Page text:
Huawei suffers as US security sanctions bite
Company admits challenges with replacing banned Google services, despite sales growth
Chinese telecoms giant Huawei has admitted that it is struggling to find alternatives to the Google apps that usually sit on its Android-powered smartphones. The company is subject to a US export ban after claims in Washington that its equipment could be used for spying.
The ban has yet to hit sales – Huawei posted results earlier in October showing a 26 per cent surge year on year – but the revelations have sparked fears that profits could be affected further down the line. At present, existing customers can still access Google services on their mobile phones, but users of new Huawei models won’t be able to.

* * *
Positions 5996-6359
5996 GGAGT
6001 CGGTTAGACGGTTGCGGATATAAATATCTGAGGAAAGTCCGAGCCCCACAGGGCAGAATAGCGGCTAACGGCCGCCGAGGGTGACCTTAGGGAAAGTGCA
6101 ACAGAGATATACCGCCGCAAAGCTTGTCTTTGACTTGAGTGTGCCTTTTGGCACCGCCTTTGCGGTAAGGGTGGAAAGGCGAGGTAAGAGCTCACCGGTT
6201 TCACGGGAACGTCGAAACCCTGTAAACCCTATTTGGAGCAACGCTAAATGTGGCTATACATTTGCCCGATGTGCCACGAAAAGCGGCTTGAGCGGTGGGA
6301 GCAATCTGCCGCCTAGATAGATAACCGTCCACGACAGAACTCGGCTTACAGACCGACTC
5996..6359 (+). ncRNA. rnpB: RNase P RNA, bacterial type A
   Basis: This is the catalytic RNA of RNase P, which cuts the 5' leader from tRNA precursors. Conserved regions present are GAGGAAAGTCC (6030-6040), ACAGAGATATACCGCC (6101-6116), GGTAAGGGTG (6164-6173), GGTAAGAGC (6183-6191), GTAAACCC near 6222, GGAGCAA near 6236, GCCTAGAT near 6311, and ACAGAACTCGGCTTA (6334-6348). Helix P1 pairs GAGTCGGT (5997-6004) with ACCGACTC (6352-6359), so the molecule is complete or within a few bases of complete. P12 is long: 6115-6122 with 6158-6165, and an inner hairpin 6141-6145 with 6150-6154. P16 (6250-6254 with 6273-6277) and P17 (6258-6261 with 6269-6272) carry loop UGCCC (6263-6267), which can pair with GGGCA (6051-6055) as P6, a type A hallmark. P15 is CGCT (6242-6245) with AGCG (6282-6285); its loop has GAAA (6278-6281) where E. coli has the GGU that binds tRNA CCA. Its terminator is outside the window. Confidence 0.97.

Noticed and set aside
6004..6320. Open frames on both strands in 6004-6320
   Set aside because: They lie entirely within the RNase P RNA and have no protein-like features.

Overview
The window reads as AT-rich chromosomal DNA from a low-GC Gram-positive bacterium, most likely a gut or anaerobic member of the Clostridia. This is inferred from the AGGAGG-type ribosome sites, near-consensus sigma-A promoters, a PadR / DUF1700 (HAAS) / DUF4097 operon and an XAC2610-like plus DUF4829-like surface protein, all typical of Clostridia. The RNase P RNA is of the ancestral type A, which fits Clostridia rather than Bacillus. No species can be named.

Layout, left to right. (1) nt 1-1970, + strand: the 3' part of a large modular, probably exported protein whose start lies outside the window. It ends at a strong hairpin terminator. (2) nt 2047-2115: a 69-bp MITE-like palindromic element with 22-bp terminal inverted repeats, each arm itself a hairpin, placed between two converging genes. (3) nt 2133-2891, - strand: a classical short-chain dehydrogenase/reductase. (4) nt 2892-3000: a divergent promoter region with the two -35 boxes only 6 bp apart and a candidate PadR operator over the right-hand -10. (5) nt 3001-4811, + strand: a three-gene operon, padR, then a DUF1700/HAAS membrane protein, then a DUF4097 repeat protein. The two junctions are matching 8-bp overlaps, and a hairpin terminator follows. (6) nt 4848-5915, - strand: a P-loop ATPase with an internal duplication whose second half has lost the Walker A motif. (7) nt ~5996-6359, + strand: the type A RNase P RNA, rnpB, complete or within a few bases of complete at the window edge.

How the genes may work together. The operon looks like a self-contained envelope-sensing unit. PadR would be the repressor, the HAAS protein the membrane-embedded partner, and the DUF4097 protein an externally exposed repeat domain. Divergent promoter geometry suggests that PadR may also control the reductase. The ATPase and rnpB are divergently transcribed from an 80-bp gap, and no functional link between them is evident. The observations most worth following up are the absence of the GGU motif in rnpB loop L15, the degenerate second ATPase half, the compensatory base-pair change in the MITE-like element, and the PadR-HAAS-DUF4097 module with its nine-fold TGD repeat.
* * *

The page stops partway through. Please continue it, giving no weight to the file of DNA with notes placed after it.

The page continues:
Joy Tan, vice-president of public affairs at Huawei US, told the Financial Times that the company had found replacements for many of the components it previously imported from the US, but that alternatives for services like Google Play and Maps were years away from being ready.
Ms Tan said: “After the entity list, we were able to figure out some of the alternative solutions. The most challenging part is Google-managed services. We can continue to use the Android platform, since it is open-source, but we cannot use the services that help apps run on it.”
Huawei has denied that China uses its equipment to spy on other countries. But other nations have taken action against the company, with many voicing concerns about the use of Huawei equipment in local 5G mobile phone networks.